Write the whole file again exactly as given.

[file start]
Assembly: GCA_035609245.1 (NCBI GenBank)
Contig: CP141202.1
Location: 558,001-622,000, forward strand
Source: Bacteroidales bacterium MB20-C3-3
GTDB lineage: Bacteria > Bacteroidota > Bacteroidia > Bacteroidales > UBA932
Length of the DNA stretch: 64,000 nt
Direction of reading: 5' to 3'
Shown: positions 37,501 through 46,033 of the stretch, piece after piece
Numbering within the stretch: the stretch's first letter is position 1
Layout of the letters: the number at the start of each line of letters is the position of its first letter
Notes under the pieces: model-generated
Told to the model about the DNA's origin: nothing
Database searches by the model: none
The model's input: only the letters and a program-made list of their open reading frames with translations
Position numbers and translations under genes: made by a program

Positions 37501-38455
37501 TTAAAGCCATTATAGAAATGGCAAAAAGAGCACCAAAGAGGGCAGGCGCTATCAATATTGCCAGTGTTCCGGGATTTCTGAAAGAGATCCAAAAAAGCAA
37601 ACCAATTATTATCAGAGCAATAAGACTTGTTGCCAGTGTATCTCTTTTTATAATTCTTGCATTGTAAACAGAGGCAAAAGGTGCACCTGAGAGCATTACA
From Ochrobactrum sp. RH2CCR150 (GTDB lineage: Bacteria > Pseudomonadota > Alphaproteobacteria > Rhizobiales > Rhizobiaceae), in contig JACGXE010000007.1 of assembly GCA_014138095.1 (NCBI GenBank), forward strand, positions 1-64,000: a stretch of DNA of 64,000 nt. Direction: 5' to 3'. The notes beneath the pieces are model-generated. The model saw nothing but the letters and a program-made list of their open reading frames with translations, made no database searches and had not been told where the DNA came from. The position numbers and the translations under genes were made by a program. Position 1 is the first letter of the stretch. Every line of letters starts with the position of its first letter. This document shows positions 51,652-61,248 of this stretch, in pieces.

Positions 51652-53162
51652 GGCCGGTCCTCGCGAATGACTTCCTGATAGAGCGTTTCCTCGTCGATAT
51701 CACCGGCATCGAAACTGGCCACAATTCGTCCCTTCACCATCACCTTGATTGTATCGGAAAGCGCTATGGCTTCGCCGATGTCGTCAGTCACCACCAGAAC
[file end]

Assembly: GCA_035609245.1 (NCBI GenBank)
Contig: CP141202.1
Location: 558,001-622,000, forward strand
Source: Bacteroidales bacterium MB20-C3-3
GTDB lineage: Bacteria > Bacteroidota > Bacteroidia > Bacteroidales > UBA932
Length of the DNA stretch: 64,000 nt
Direction of reading: 5' to 3'
Shown: positions 37,501 through 46,033 of the stretch, piece after piece
Numbering within the stretch: the stretch's first letter is position 1
Layout of the letters: the number at the start of each line of letters is the position of its first letter
Notes under the pieces: model-generated
Told to the model about the DNA's origin: nothing
Database searches by the model: none
The model's input: only the letters and a program-made list of their open reading frames with translations
Position numbers and translations under genes: made by a program

Positions 37501-38455
37501 TTAAAGCCATTATAGAAATGGCAAAAAGAGCACCAAAGAGGGCAGGCGCTATCAATATTGCCAGTGTTCCGGGATTTCTGAAAGAGATCCAAAAAAGCAA
37601 ACCAATTATTATCAGAGCAATAAGACTTGTTGCCAGTGTATCTCTTTTTATAATTCTTGCATTGTAAACAGAGGCAAAAGGTGCACCTGAGAGCATTACA
From Ochrobactrum sp. RH2CCR150 (GTDB lineage: Bacteria > Pseudomonadota > Alphaproteobacteria > Rhizobiales > Rhizobiaceae), in contig JACGXE010000007.1 of assembly GCA_014138095.1 (NCBI GenBank), forward strand, positions 1-64,000: a stretch of DNA of 64,000 nt. Direction: 5' to 3'. The notes beneath the pieces are model-generated. The model saw nothing but the letters and a program-made list of their open reading frames with translations, made no database searches and had not been told where the DNA came from. The position numbers and the translations under genes were made by a program. Position 1 is the first letter of the stretch. Every line of letters starts with the position of its first letter. This document shows positions 51,652-61,248 of this stretch, in pieces.

Positions 51652-53162
51652 GGCCGGTCCTCGCGAATGACTTCCTGATAGAGCGTTTCCTCGTCGATAT
51701 CACCGGCATCGAAACTGGCCACAATTCGTCCCTTCACCATCACCTTGATTGTATCGGAAAGCGCTATGGCTTCGCCGATGTCGTCAGTCACCACCAGAAC